Before and After the Surgery:
tips for successful recovery

  1. Things to take care of beforehand
  2. Things that may be useful afterwards

(indented text by patients)

I. Things to take care of beforehand

Be prepared for not being able to drive yourself

You will need to find a backup driver, or scale back on your planned activities:

It was more than a month before I began driving after my surgery (mid-fossa in 99) and that was only in day-time. It was closer to six or seven weeks before I was really comfortable driving at night... This might be a good reason for someone to time surgery for spring and summer when the days are longer rather than in midwinter.

Avoiding sore spots and bruises

After my surgery I have some really sore spots on me feet! I had what I would call bone bruises on the very spots where my feet naturally contacted the bed when I was naturally resting. They came to the conclusion that with a very long anaesthetic (17 hours) the lack of movement of my feet caused the bruises because there was so little cushion on the operating table. From then on the surgeon's nurse made it a point to provide a pillow for the patient's feet

Lack of movement during surgery can also cause bruising of the tailbone, so we recommend ensuring proper cushioning.

Wearing glasses right after surgery

I wear glasses due to nearsightedness, and the first two days after surgery were made more miserable because I couldn't put my glasses on because of the large pressure bandage. Hint: the temple piece (the part that fits over your ear) comes off very easily by removing one tiny screw. Take off the one on the operation side and use a piece of tape wrapped around the stub of the temple piece to hold your glasses in place. I suffered extra discomfort due to eyestrain because I didn't think of this until after the pressure dressing was removed. For the first time in my life, I snarled at a doctor because I thought he should have given me this tip prior to surgery.

Stocking up on chewing gum

Whilst I was awaiting surgery, both my prospective surgeon and the recovery staff suggested frequent chewing of gum as a way of reinforcing the appropriate nerves and muscles prior to and following surgery. This, they said would aid rapid recovery.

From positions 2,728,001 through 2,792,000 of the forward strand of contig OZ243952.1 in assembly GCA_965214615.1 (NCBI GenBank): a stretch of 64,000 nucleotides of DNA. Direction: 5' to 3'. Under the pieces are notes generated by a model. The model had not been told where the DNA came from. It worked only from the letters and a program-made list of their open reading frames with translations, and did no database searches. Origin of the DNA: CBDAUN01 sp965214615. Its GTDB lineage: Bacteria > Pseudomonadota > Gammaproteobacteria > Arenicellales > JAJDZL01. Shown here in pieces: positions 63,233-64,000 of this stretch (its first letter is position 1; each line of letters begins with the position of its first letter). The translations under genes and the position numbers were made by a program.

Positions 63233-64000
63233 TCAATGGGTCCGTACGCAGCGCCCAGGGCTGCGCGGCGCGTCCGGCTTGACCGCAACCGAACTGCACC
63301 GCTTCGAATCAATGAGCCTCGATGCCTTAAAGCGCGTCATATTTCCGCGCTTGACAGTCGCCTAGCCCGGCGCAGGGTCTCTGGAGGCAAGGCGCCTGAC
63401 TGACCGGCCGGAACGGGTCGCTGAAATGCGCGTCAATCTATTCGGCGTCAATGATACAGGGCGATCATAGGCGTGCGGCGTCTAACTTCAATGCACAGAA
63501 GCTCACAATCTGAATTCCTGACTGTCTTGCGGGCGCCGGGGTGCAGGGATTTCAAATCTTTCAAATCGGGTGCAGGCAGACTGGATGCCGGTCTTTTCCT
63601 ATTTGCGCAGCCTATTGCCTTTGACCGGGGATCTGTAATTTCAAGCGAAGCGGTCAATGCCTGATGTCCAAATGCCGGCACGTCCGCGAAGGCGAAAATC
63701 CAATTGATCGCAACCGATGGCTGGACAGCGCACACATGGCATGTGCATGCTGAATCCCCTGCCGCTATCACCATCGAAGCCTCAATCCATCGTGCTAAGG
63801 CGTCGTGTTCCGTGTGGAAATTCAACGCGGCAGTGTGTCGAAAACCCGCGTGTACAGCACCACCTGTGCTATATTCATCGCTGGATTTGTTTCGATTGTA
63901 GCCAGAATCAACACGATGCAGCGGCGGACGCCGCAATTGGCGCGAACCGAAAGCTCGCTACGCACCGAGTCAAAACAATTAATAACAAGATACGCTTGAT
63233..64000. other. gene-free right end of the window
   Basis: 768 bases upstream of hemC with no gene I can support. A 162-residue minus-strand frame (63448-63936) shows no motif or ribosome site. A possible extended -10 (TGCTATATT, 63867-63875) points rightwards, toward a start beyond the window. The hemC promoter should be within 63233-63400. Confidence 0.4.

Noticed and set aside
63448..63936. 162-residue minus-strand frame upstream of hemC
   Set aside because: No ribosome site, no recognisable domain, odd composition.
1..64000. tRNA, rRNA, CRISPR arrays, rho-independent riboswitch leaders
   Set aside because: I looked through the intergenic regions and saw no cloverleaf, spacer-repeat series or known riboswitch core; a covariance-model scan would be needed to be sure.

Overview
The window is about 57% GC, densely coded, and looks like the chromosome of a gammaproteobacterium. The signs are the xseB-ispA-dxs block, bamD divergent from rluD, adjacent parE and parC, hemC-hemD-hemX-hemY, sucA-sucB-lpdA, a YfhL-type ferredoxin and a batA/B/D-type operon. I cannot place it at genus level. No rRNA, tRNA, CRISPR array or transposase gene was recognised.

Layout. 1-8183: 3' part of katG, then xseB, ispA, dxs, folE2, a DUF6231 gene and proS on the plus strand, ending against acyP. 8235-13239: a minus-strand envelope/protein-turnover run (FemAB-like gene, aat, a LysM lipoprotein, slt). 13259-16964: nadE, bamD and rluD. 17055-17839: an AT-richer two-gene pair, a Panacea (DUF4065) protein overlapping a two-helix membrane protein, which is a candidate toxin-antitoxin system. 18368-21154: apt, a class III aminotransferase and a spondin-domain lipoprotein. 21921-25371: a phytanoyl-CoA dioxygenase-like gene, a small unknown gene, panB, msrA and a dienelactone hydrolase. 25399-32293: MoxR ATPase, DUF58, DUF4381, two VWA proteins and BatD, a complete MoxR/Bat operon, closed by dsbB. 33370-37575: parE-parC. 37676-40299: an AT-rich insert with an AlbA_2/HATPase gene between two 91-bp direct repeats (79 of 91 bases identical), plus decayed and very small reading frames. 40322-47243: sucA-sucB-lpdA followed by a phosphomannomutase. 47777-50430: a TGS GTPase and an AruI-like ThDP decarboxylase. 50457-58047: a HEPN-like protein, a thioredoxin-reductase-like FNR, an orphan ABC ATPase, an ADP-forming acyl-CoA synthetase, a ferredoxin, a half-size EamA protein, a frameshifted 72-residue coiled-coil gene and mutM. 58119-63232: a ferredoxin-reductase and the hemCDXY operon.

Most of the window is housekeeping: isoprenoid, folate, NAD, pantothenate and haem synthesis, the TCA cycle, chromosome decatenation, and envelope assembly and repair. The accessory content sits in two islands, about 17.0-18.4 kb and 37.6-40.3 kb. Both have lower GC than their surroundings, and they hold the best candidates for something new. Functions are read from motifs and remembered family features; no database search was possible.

Arranging for full-time child care

I did not have small children to care for during my recovery. If I had, I would have had to rely upon other people to care for the child for several weeks. This is a time for someone with small children to say YES to all the friends and family who offer to help 'do something.'  Ladies in my church set up a schedule to bring me lunch my first week home from the hospital and it was really helpful. If you have friends or family who would take on the tasks of helping with food, laundry, and child care for the first couple of weeks home from the hospital it would be a tremendous help. You will probably be worn out just trying to get everything else done. Good friends really want to be able to contribute help in a specific way. The specifics of food, child care, and laundry give them a chance to be helpful.

There is life after an AN, and when you are young you have the advantage of more youthful energy and strength. Surgery can really zap your strength, and you may realize for several years that you have little reserve energy. When you get worn out, rest. Recognize that there is much you can do, but you may run in to personal limitations that you have to learn to recognize.  Give yourself permission to say NO to the requests or demands of others, and always get plenty of rest.

Cutting back on some herbs and vitamins

Two weeks before surgery, you want to avoid herbs and vitamins that would prevent and impair bloodclotting capabilities. These include Vit E, Selenium, any oils like Evening Primrose or Fish Oil, garlic.   Aspirin prior to surgery it also may impair with bloodclooting. (Aspirin, by the way, is derived from willow bark, so I suppose I could refer to as an herbal supplement.)